Ecuadorean President Rafael Correa said Sept. 14 that the country’s economy may see no growth this year because of the drop in global oil prices, which has stalled investment in the Andean nation. What should oil-exporting countries in Latin America do in order to fortify their economies against the variability of the oil market? What industries should these countries’ leaders develop in order to diversify their economies? Have any countries in the region been particularly successful at diversifying their economies?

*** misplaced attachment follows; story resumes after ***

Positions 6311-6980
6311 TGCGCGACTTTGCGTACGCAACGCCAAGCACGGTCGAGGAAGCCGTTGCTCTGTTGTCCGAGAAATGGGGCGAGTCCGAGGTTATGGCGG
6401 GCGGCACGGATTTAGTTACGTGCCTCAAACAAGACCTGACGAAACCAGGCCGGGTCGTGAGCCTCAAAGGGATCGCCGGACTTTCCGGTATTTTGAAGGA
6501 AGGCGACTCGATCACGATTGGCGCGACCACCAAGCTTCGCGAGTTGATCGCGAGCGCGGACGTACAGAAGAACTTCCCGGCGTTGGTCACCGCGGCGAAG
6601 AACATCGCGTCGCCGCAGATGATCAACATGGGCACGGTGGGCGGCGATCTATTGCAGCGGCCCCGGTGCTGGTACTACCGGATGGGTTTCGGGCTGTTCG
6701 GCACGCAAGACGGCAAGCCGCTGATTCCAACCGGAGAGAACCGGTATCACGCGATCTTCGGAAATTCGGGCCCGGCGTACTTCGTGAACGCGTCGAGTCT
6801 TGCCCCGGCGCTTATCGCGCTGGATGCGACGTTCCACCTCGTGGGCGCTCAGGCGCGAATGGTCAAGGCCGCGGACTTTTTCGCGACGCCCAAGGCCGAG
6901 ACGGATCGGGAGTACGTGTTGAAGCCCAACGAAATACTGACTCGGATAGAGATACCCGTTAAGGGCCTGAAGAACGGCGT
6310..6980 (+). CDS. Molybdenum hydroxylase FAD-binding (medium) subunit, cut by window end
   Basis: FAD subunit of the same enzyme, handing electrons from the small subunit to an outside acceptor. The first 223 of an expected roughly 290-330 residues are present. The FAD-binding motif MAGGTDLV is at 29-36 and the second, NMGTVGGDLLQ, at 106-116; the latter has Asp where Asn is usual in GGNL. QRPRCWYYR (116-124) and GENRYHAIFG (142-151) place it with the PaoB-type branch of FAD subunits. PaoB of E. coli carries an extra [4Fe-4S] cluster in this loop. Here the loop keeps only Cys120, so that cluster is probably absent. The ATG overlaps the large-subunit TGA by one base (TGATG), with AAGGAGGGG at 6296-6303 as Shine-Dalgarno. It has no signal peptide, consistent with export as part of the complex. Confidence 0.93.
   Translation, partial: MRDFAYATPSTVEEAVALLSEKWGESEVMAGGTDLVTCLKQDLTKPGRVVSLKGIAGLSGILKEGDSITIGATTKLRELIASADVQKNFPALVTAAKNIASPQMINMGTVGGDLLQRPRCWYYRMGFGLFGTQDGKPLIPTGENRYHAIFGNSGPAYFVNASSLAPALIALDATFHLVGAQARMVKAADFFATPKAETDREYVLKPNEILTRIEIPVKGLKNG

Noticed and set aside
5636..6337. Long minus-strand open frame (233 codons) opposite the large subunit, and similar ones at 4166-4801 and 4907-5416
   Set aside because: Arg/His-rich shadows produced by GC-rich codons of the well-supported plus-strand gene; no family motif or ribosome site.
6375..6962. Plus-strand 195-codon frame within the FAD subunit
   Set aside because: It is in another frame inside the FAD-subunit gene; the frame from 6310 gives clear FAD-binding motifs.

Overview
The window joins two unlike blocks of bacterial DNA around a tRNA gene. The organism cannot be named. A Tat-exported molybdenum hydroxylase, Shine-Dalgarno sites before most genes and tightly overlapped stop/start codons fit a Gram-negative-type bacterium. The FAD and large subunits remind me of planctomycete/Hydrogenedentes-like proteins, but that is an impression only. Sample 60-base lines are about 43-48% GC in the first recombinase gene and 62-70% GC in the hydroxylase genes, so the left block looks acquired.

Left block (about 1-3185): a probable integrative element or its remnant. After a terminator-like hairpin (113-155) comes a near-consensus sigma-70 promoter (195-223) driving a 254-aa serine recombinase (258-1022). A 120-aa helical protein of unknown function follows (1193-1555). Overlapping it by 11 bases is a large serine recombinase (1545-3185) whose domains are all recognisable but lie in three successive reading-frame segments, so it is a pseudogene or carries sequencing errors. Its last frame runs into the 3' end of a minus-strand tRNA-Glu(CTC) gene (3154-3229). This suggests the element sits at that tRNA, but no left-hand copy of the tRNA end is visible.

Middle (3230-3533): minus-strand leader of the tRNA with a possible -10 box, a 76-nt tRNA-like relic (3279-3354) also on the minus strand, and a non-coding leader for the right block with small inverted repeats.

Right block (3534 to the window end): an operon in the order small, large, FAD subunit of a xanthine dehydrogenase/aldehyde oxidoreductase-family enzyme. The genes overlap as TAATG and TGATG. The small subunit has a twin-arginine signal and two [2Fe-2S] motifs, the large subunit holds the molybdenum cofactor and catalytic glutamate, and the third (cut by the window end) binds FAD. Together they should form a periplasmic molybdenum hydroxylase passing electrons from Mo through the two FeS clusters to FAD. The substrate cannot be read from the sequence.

Claudio Loser, senior fellow at the Inter-American Dialogue, president of Centennial Group Latin America and former head of the Western Hemisphere Department of the International Monetary Fund: “Latin America’s 100-year experience is full of two types of events: First, serious economic problems associated with fluctuating commodity prices because of a heavy dependence on these exports; and second, failed attempts to diversify, because of the heavy emphasis on industrial protection. Latin America has the fortune—and misfortune—of an amazing availability of natural resources. The region should continue to rely on them, but it should do so intelligently. Every time commodity prices go up, Latin American politicians and policy and opinion makers declare that it is the beginning of a new era, where prosperity will continue, if not forever, for long. They are always proven wrong. Then they talk about new sources of growth, but forget that this requires opening up, integrating effectively with neighbors and other countries, and that they always want to choose winners, which is in fact an impossible task. There are very few contrarian examples. Among those that diversified successfully, Mexico shines. Helped by its size and neighbors—the United States and Canada—the country opened up, became integrated into their markets, and saw a shrinking oil dependence, although not perfect. Others, like Brazil, looked too much inside, with limited success. A second shining example is Chile, which set up a structural budget and has had the discipline to save in good times, and use that money over the cycle, providing a reasonable degree of stability. Surprisingly, Bolivia has followed in those steps. Other countries, full of slogans and unrealistic hopes, seem incapable of learning these simple lessons.”